Enjoying time outdoors with your pet should be a fun and carefree experience. But did you know that common pesticides used in lawn and garden care contain toxins hazardous not only to your pets health, but also for the rest of the family?! Empower yourself and your neighbors - implement toxin free alternatives that can be applied right away, on your own, at no extra cost. Kick the chemical habit and go PRFCT!
- Rolling in treated areas of your lawn and garden
- Licking and cleaning fur that is covered with toxins
- Eating grass and other plants that have been sprayed
- Sensitive underbelly exposed to toxin-treated grass
- Sensitive paw pads exposed to toxins while walking, scratching, and digging
- Secondary poisoning and/or drift from neighboring yards or ingesting rodents exposed to rodenticides
- Brought indoors from your pet's coat, lingering in higher concentrations where there is less sunlight and water to break down the pesticide
- Higher risk of canine malignant lymphoma
- Reproductive problems
- Liver and kidney damage
- Skin irritation
- Birth defects
- Central nervous system damage
- Bladder cancer
Toxin free alternatives you can implement right away, on your own, with no extra cost!
- Find a PRFCT Professional to help you make the switch and/or maintain your toxin-free landscape
- Check out our PRFCT Tips, updated weekly!
- Understand lawn care more clearly with PRFCT Lawn Care Basics
- Always aim for using organic pesticides and insecticides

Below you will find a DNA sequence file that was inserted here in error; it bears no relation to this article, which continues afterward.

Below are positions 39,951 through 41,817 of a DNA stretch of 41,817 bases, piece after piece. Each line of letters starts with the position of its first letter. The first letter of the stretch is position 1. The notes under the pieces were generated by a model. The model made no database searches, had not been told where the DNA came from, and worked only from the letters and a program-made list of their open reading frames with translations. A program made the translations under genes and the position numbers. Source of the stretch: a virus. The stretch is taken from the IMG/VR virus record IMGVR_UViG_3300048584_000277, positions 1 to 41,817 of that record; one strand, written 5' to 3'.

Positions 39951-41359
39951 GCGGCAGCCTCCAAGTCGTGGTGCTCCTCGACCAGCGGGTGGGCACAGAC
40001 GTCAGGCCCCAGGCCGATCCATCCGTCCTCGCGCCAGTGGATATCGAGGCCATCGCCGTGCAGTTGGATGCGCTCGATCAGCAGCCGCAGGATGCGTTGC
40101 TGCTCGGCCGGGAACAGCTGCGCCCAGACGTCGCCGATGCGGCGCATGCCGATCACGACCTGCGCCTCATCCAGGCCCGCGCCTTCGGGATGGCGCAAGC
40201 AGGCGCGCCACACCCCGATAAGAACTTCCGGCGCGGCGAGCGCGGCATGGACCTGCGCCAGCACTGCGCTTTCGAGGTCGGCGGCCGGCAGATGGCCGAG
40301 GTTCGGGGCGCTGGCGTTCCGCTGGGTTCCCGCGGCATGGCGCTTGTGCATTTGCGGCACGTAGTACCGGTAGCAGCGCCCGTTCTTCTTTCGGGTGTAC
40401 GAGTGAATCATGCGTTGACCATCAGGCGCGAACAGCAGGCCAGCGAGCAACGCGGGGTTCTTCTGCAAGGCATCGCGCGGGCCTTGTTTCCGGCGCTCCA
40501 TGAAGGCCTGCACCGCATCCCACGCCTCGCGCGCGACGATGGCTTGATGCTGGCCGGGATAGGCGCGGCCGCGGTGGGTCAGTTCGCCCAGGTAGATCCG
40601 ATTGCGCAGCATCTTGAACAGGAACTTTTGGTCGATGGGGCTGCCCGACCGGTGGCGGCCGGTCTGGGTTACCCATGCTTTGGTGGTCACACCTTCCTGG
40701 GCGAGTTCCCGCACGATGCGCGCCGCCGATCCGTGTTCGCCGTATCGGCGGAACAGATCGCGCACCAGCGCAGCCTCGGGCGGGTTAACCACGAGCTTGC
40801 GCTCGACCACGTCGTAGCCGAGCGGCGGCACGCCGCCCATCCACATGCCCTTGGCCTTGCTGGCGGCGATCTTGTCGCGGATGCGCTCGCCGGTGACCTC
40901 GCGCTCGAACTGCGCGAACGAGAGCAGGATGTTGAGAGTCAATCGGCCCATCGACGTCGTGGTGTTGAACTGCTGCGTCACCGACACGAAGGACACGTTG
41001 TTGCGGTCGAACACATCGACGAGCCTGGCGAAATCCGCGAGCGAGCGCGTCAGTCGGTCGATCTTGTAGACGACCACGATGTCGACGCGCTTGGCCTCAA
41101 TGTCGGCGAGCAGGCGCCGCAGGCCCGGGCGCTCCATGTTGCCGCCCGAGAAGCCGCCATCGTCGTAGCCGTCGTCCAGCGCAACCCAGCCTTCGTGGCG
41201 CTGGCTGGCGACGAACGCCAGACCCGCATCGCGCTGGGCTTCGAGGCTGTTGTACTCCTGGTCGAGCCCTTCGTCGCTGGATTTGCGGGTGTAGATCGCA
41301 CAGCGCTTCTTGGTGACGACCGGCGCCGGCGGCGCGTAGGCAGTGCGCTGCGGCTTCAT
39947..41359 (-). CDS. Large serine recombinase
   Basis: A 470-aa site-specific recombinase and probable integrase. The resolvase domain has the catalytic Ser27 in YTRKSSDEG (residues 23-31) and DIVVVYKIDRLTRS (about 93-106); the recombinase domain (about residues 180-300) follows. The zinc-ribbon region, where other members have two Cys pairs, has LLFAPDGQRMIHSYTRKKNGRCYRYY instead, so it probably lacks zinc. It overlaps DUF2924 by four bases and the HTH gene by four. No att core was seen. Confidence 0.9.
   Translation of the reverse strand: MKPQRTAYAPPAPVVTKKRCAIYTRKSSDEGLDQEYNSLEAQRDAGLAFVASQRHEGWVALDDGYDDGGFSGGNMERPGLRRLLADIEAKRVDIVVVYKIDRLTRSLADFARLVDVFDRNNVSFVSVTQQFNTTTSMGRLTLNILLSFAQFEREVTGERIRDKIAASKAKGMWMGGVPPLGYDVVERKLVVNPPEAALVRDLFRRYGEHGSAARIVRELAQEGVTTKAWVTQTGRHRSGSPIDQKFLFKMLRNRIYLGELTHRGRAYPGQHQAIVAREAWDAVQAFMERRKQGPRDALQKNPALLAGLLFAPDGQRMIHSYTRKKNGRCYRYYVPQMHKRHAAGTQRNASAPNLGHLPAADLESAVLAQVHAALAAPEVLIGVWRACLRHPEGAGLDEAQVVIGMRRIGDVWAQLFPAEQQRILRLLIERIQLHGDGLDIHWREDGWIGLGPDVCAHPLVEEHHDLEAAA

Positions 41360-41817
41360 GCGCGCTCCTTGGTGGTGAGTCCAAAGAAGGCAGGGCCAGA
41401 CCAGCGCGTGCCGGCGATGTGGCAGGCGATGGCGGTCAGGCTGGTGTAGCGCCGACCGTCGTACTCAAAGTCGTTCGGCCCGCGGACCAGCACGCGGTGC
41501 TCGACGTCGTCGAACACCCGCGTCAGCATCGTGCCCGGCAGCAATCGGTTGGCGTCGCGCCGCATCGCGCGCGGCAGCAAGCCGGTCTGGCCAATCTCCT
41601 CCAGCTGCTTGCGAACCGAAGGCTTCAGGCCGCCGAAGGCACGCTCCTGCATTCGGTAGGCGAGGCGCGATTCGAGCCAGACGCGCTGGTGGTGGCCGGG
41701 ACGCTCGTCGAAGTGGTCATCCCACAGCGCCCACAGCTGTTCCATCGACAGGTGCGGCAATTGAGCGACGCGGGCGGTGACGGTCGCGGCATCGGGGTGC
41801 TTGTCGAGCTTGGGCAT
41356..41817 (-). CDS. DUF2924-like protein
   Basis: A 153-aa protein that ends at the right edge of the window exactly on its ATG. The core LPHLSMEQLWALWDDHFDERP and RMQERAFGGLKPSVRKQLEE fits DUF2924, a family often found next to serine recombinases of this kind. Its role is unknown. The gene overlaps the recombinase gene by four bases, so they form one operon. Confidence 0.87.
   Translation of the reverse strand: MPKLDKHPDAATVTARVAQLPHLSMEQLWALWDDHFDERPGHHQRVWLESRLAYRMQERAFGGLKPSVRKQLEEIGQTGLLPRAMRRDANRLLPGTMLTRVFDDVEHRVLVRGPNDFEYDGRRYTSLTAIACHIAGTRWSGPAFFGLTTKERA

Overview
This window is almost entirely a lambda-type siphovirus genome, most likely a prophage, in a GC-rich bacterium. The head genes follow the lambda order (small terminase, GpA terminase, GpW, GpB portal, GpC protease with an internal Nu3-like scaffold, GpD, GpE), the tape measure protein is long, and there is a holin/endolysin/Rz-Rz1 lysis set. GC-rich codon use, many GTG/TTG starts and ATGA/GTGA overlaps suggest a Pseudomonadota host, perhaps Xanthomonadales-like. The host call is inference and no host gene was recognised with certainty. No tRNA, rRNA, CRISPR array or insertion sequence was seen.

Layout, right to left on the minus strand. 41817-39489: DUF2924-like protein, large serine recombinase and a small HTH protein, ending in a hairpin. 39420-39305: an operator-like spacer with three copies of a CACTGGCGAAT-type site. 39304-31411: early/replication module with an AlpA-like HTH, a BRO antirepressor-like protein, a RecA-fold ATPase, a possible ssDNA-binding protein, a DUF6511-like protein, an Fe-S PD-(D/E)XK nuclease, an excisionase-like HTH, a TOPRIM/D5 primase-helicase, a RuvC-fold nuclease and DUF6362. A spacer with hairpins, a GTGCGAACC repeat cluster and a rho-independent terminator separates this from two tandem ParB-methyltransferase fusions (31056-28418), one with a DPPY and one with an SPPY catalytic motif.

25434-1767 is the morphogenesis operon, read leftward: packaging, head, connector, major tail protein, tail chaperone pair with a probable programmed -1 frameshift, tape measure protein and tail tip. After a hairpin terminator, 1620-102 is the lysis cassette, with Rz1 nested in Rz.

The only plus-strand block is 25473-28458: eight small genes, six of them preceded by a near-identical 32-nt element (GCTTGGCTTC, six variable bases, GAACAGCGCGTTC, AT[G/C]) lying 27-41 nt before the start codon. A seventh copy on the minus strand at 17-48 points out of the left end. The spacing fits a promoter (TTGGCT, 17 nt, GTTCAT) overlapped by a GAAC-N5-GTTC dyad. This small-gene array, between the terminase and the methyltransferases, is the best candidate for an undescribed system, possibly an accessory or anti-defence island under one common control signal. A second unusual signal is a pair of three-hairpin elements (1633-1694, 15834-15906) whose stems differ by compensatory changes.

- Using fleabane herbs as a natural flee repellent for dogs*
- Using organic, biological, and cultural pest control*
What should I do if my pet has been poisoned?
- Contact your vet immediately or the ASPCA Animal Poison Control Center
- Try to determine how and where your pet encountered the poison
- Minimize risk and ongoing poisoning by removing toxins and wiping paws and fur
- Some symptoms of poisoning in pets: fever, vomiting, diarrhea, seizures, muscle tremors, hypersalivation
*Sources and Additional Reading
Pittman, Arianna. (2017). Help Keep Your Pets Safe by Avoiding These Potential Toxins in Your Yard.
Correa, J. E. (2016). Dogs and Pesticide Use. Alabama Cooperative Extension System, 1 - 4.
Good, Kate. (2014). How Pesticides are Harming Animals.
ASPCA, Top Pet Toxins of 2015.
Scientific American, Pesticides That Kill Pests - Not Pets.
Kawczynska, Claudia. (2013). Invisible Perils in Parks.Kawczynska, Claudia. Dog-friendly Yard Work.
Flanigan, Amanda, Which Pest Control for a Yard is Safe for Dogs?
DesCamp, Meg, What Happens When Dogs Rub on Pesticide Treated Grass?